Selaginella rupestris may look like a moss, but it's really more closely related to ferns than to mosses. I have read that plants of this genus are distinguished by having two different types of spore cones, and I wondered if the tiny yellow dots I could see here might be one of those types of spore cone.  When I googled "Selaginella spore cones," I did find an image that looked exactly like these yellow dots that I found tucked in among the leaves.

As we teetered along the cobble close to the water, we were delighted to find these pretty white violets tucked in among the rocks.  A number of white violets grow on this stretch of shore, but the narrow lance-shaped leaves of this one helped us put the correct name to it: Lance-leaved Violet (Viola lanceolata).

So what about this white violet? Its flowers look pretty much the same as those of the Lance-leaved Violet.  Ah yes, but the leaves were a bit broader, widening toward the stem. We were quite excited to find this Primrose-leaved Violet (Viola primulifolia) close to where we had seen it in previous years, for not only is it a Threatened species in New York, it also is not known to occur in any state location close to this one. That doesn't mean that it doesn't occur, necessarily, only that no one has seen and collected a specimen and recorded its location. Also, our region's white violets are easy to confuse with one another, without close examination.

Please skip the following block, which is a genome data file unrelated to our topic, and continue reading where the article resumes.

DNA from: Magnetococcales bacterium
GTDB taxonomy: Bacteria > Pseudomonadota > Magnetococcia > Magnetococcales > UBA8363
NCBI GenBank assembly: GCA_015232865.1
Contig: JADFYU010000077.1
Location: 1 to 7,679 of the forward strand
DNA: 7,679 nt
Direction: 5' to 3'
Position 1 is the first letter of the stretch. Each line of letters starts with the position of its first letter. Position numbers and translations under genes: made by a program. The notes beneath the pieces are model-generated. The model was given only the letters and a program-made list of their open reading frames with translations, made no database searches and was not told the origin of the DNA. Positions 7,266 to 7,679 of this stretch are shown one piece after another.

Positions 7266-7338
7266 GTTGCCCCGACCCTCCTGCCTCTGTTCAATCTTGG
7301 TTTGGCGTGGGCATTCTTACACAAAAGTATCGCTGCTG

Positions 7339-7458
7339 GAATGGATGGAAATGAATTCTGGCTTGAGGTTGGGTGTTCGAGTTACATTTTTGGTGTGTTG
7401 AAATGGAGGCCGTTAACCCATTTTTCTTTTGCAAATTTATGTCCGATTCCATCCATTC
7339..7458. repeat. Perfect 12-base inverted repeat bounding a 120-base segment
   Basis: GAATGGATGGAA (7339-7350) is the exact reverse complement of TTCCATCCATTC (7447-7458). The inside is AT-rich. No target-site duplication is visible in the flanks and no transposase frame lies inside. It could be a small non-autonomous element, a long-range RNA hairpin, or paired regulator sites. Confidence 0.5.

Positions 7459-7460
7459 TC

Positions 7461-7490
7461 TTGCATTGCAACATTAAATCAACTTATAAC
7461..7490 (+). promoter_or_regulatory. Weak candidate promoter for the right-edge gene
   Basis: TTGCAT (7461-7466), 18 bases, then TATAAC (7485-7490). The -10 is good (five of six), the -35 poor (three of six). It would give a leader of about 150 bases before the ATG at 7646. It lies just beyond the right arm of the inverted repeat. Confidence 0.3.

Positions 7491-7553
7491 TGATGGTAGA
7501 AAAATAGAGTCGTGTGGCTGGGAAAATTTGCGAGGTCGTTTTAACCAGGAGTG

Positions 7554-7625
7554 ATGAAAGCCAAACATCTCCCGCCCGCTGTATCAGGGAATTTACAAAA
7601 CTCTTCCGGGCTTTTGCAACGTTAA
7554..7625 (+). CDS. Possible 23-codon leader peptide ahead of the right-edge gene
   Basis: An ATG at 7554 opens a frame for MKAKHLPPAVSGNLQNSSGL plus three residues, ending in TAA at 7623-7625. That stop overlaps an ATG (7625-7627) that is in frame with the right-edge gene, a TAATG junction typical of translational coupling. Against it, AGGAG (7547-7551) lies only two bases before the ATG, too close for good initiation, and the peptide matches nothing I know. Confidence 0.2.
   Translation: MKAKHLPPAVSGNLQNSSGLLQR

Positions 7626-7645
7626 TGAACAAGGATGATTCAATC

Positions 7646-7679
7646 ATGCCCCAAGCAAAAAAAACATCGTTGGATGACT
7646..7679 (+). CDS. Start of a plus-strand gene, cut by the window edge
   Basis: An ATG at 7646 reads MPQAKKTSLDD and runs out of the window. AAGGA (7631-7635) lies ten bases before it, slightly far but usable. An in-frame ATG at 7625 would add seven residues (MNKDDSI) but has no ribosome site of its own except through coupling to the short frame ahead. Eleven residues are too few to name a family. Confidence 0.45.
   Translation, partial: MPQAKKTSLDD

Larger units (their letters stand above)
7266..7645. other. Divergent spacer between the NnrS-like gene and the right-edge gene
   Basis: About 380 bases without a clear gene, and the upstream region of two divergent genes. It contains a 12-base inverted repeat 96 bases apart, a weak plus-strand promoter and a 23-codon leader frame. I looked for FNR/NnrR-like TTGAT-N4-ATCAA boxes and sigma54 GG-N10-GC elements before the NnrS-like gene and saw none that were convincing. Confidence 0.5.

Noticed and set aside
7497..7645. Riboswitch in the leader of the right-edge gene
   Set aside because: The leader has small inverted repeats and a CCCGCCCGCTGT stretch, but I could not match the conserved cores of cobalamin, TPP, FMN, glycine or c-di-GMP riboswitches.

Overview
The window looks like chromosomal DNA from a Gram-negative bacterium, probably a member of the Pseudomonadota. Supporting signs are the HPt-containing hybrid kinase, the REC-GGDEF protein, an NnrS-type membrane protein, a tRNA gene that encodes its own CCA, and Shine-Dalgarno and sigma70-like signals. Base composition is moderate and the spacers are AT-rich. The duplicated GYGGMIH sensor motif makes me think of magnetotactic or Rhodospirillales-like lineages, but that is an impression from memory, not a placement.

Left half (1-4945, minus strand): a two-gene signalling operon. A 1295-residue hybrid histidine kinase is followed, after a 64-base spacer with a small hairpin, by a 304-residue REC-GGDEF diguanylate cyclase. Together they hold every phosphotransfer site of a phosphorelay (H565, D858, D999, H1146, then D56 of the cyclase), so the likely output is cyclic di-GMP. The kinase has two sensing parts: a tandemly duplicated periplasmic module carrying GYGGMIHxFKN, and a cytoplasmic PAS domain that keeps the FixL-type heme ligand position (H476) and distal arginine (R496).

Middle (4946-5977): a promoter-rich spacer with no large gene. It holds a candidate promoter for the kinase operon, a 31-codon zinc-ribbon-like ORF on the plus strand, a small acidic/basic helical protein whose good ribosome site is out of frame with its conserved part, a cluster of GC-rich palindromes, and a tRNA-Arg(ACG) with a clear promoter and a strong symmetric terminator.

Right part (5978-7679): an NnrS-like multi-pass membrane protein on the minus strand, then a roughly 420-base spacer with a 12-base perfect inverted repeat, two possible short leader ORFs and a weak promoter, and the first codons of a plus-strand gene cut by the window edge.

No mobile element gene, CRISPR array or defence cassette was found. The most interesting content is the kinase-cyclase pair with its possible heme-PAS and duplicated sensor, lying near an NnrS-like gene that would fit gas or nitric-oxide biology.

At last, we found some purple violets, and quite a lovely clump of them, too.  Their deep-purple color, furry oval leaves, and hairy stems led me to believe they must be Ovate-leaved Violets (Viola sagittata var. ovata), even though I had never seen that species grow in such multi-stemmed clusters. But since violets are known to hybridize freely, it's possible some other violet species has added its genes to this particular plant.